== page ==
"It started a while back, just a dozen or so. Maybe now it is hundreds. Once words spreads there will be many. They come to me for passports. They are looking for pastures new," said JS Sodhi, the bureaucrat who issues travel documents in Amritsar, the nearest major city to Manochahal.
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The farmers of the Punjab, known as the grain basket of India, have long searched overseas for new land. An earlier wave of migrants went to Canada, where urbanisation meant thousands of farms were empty. More recently, Punjabi farmers have been buying or renting thousands of hectares in Ukraine, Uzbekistan and across eastern and central Africa.

"Punjabi people are always going to different countries. They are very adventurous and enterprising," said Sodhi.

The money the farmers make overseas is often sent back to buy land at home, contributing to the rise in prices that forced them to leave in the first place. Georgian officials in India say the new arrivals may be disappointed.

"We are not encouraging them. They are going on their own. There are some private people in Georgia selling land. We have no programme for this," said one last week.

It is illegal for a foreigner to directly own land in the country and, though it is relatively cheap, it is less abundant than often reported, a second official pointed out. A recent project to attract farmers from overseas, particularly white South Africans, was a failure.

But attempts to dampen enthusiasm seem unlikely to have much immediate effect. "There's a huge hunger for land and it's said to be very good land over there, fertile and well irrigated," said Gokul Patnaik, a Delhi-based specialist on global agriculture. "It's mechanised farming but the Punjab is the one area of India where tractors are widely used so that won't be too much of a problem."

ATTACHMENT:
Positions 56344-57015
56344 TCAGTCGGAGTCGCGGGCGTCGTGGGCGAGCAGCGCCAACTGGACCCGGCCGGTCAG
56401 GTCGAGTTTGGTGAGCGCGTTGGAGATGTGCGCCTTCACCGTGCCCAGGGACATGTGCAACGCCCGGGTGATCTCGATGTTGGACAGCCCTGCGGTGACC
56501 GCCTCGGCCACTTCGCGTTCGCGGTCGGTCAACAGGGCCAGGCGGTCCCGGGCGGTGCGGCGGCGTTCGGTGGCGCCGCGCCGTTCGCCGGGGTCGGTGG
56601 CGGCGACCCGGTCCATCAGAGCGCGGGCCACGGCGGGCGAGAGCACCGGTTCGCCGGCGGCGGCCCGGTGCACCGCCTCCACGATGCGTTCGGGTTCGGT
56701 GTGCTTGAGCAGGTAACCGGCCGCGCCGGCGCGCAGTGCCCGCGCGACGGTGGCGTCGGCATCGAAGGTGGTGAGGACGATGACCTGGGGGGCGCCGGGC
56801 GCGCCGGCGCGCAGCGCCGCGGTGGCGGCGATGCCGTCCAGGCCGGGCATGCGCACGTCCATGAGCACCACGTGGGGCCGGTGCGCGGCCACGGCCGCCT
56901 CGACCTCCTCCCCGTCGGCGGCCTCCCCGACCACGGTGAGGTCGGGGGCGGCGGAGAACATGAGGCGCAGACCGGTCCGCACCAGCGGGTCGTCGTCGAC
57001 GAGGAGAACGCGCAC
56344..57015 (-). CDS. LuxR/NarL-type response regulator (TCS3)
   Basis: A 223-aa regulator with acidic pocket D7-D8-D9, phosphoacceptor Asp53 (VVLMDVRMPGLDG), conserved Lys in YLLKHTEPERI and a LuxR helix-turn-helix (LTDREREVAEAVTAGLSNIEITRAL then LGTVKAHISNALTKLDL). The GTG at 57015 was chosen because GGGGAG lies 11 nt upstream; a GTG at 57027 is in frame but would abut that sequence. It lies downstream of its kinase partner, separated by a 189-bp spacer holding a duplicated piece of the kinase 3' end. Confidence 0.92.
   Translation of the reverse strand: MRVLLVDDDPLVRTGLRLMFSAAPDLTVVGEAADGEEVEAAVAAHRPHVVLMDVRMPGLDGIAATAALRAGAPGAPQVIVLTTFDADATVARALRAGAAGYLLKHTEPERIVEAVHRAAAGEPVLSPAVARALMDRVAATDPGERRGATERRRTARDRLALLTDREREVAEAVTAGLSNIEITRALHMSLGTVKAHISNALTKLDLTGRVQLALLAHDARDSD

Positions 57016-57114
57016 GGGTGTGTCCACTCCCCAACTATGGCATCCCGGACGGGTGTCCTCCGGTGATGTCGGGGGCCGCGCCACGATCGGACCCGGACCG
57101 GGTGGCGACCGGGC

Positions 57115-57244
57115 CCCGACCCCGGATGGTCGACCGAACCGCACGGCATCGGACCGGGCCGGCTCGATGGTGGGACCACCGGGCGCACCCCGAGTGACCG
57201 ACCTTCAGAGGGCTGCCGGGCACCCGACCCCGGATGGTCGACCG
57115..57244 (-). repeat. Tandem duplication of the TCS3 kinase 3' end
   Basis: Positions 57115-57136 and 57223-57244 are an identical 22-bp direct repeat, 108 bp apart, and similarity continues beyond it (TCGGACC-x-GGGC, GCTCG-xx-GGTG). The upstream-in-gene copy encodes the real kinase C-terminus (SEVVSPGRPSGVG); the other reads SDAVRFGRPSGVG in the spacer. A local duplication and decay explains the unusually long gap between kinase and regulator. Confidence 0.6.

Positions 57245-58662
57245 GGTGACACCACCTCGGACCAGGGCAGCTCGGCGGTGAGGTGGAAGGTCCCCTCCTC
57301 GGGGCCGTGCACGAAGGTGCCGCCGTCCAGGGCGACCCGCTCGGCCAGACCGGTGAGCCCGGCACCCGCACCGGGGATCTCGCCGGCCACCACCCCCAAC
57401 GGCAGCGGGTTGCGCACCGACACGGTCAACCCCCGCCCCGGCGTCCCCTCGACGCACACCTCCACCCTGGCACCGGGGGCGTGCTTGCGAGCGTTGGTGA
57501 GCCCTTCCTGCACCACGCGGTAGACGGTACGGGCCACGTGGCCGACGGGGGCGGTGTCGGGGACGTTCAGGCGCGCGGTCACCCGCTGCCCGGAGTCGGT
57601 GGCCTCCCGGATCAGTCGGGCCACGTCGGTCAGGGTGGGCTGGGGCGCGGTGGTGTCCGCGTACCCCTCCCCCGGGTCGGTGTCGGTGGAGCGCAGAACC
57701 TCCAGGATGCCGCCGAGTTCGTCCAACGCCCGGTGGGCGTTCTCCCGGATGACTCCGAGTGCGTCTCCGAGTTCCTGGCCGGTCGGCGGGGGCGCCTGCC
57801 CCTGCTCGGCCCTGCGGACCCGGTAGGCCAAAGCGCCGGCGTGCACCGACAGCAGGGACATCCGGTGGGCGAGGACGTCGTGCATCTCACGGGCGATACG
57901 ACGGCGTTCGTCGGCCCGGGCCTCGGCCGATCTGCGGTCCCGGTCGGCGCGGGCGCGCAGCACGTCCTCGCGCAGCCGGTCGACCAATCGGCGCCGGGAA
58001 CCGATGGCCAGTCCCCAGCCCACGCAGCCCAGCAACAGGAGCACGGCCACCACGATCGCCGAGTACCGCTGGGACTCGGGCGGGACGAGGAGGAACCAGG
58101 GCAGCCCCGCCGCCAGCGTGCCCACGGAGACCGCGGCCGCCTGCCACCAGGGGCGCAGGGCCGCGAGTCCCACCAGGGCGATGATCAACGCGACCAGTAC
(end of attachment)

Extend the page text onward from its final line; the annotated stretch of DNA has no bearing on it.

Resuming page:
Nor is the cultural gulf separating the Caucasus and western India an obstacle. "I like the food and the people are very friendly," said Singh, though he admitted that not speaking Georgian in a country where few speak Punjabi was "a challenge".

Some in the Punjab fear an exodus from the villages and the end of a centuries-old way of life. Dulwinder Singh, the village head of Manochahal, says he does not think large numbers of young farmers will follow his neighbour to Georgia, however.

"Over there you work the land, you invest in it, you sweat over it, but it is yours just for 99 years. Then what?" he asked, as he sipped tea with four neighbours outside his farmhouse. "My land here was worked by my father, my father's father, his father and as far back as anyone can remember. What can replace that?"

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Re: Indian Agriculture and Agro-based Industry